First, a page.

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NFL Divisional Round weekend thread

Discussion in 'Sports and News' started by Cosmo, Jan 12, 2021.

  1. outofplace

    outofplace Well-Known Member

    You missed part of my post. I agree that they can't call it every time players hit heads, but that one wasn't incidental. Sorensen dipped his head as he was about to make contact. That is what makes it something that should be called every time if they see it.
  2. rtse11

    rtse11 Well-Known Member

    USATSI_15113114.jpg USATSI_15448123.jpg So you're saying the only way to make that play is shoulder first?
    Tighthead likes this.
  3. Junkie

    Junkie Well-Known Member

    There was no way for the ref to see that hit and see the ball at the same time.
    MileHigh likes this.
  4. tapintoamerica

    tapintoamerica Well-Known Member

    Depends on his angle, I suppose, but it's got to be hard to see everything clearly on this play. The first priority has to be focusing on the ball relative to the goal line relative to the time of the fumble, etc.
    This play proves that they need to revisit the rule that says targeting can't be reviewed/appealed.
  5. MileHigh

    MileHigh Moderator Staff Member

    From Football Zebras:

    At first, the "helmet to helmet" rule does not apply, because Higgins is not in a defenseless posture.The other rule is "use of the helmet" (or UOH) which requires the defender to lower the helmet to initiate contact. The word "to" is operative. The force of the blow must be delivered by contact lead from the top (crown) of the helmet, and the rule is to avoid the transfer of the blow by compressing the defender's spinal column. So, there must be a distinct lining up with the head and the eyes averted to the ground.

    Sorenson does initiate the attack with his shoulder, and any shoulder-to-shoulder contact is going to involve helmet contact as well. Sorenson does lower and turn his helmet when contact is imminent, which gives the appearance of avoiding contact. There is simultaneous contact with the shoulder and helmet, so the question is how forcible is the head contact? Had the head not turned about a quarter second before contact, and there was a front-on attack that was helmet-to-helmet, there would not be a foul, but a more violent collision.

    The UOH is independent of where the defender's helmet lands, so the fact that the contact is to Higgins' helmet is irrelevant.

    There is a clear consensus from those who worked on the field that this is a UOH foul. There is also a clear consensus that an official watching the sideline and goal line in play cannot also be able to catch the UOH from the defender.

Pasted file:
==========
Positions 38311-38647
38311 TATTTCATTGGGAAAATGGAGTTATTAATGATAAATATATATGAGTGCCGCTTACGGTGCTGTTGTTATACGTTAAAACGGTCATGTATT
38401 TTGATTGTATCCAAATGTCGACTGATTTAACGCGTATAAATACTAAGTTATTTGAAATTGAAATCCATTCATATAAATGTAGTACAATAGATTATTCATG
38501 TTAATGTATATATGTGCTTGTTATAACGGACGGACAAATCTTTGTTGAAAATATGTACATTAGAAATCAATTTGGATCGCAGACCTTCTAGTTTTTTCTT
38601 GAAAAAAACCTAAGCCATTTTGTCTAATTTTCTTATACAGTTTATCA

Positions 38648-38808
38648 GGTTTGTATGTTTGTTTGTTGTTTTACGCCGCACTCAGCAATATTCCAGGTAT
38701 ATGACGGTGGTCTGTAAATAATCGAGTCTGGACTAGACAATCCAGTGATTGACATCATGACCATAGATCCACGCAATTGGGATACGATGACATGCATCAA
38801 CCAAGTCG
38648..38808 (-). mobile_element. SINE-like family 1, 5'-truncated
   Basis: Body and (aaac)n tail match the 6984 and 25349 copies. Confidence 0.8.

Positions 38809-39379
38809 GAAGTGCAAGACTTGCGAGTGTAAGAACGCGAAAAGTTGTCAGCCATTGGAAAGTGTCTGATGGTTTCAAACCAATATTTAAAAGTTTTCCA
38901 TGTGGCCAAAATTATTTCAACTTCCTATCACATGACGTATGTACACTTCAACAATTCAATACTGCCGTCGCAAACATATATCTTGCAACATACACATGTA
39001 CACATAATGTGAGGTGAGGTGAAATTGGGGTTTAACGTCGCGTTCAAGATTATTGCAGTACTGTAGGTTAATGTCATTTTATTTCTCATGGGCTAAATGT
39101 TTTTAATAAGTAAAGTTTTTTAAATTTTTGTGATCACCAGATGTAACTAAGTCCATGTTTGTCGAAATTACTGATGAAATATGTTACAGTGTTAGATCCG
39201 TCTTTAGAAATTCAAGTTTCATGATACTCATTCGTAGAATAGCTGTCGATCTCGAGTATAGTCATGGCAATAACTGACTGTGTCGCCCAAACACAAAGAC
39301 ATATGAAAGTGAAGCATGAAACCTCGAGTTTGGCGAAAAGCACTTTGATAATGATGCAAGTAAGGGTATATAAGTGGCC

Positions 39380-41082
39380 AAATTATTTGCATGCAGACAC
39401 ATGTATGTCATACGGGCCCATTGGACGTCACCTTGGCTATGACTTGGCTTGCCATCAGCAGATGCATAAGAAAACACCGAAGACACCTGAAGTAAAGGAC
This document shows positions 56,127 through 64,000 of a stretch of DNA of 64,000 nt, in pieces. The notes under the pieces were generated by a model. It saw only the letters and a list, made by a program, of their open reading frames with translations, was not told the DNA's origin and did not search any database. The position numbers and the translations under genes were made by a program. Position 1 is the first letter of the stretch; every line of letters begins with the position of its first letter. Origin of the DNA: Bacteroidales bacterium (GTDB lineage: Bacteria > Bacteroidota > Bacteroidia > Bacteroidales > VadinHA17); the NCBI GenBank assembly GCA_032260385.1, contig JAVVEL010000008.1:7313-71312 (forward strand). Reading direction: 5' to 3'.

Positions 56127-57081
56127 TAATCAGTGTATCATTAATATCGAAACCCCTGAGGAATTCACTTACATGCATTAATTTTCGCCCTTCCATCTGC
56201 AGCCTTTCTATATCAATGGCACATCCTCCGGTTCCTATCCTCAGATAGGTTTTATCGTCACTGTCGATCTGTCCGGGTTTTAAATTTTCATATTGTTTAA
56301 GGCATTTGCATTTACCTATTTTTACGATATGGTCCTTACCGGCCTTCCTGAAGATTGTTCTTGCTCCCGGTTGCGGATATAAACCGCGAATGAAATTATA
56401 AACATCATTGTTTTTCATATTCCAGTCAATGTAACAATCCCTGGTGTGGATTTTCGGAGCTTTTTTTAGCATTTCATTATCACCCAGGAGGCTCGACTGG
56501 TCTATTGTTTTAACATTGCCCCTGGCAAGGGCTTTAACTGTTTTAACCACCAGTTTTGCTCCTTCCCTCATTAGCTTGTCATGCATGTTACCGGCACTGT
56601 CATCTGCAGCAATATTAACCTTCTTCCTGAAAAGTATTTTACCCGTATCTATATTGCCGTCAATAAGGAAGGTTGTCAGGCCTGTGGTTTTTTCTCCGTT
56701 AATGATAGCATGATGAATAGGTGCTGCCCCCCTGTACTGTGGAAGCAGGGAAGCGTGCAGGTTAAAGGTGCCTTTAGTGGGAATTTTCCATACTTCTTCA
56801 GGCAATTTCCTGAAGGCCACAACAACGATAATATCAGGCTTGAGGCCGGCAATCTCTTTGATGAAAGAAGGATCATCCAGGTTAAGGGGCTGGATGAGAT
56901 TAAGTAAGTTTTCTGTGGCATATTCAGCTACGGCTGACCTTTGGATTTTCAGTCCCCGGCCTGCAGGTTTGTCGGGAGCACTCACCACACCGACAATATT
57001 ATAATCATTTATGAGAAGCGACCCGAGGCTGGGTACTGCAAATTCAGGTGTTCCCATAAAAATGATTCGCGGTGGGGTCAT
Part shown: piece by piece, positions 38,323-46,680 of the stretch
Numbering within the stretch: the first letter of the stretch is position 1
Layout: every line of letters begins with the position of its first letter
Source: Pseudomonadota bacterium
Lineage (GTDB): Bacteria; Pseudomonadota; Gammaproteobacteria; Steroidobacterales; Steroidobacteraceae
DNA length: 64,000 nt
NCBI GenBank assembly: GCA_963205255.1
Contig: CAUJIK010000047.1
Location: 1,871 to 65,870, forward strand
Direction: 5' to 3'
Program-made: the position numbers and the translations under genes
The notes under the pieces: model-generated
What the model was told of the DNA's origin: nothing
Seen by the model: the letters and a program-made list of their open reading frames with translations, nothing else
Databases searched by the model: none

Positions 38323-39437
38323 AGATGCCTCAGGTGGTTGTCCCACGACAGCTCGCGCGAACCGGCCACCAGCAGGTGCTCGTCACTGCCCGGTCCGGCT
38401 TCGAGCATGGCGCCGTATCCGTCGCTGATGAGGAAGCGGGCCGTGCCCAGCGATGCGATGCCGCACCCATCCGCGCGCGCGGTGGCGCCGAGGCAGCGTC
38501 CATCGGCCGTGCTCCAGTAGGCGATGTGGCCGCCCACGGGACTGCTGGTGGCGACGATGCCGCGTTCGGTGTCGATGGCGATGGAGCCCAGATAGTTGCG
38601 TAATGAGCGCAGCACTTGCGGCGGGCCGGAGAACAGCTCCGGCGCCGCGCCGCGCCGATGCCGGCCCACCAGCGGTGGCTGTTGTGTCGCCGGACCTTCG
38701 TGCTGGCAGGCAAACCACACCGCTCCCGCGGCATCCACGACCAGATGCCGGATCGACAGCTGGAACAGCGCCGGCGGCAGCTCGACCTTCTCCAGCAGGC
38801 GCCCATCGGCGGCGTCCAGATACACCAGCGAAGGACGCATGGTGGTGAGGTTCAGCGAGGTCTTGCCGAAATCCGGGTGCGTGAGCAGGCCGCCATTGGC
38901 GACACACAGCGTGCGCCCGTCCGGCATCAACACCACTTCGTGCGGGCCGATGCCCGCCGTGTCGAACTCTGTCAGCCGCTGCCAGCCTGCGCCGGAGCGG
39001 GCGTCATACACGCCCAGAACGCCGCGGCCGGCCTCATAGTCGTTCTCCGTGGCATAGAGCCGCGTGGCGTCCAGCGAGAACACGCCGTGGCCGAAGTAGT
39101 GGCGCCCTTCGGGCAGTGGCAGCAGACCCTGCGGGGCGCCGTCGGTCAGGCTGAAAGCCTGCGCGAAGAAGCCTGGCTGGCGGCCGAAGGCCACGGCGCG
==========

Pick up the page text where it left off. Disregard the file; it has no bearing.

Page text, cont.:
But the question is, are we allowing the replay to distort the time element? Was the initial or simultaneous contact from the shoulder, thereby reducing the forcible element of the head hit? Is there more contact from the emblem side of the helmet than the top?

    So, we go back to the live play and make those determinations. In my estimation, when viewing the live play, it is not abundantly clear that we had a UOH call; it was only when the pylon camera angle his our screens that we moved off the touchback ruling and then into the UOH. There is no doubt that there was helmet contact in the play, but there are a lot of considerations that do not make it an automatic foul.
  6. rtse11

    rtse11 Well-Known Member

    "The UOH is independent of where the defender's helmet lands, so the fact that the contact is to Higgins' helmet is irrelevant."

    Exhibit A that NFL rules are effed up.
  7. tapintoamerica

    tapintoamerica Well-Known Member

    Mike Pereira seemed pretty adamant that it should have been flagged as an illegal hit.
  8. Hermes

    Hermes Well-Known Member

    It was Gene Steratore, but point stands.
  9. Scout

    Scout Well-Known Member

    How are you supposed to stop a diving player from the pylon?

    The atomic knee lift of Mr. Wrestling II for fucks sake?
  10. DanOregon

    DanOregon Well-Known Member

    Worked last night and missed the last quarter of the Bucs-Saints game. Watched the YouTube highlights though - as bad as Brees picks were - that game seemed to change on Cook's fumble.
  11. outofplace

    outofplace Well-Known Member

    The league does seem to love those safety rules that also happen to favor the offense.
  12. outofplace

    outofplace Well-Known Member

    I'm not saying it wasn't an understandable error. I was just surprised we hadn't seen more talk about it on this thread given the importance of the play.
    Tighthead likes this.
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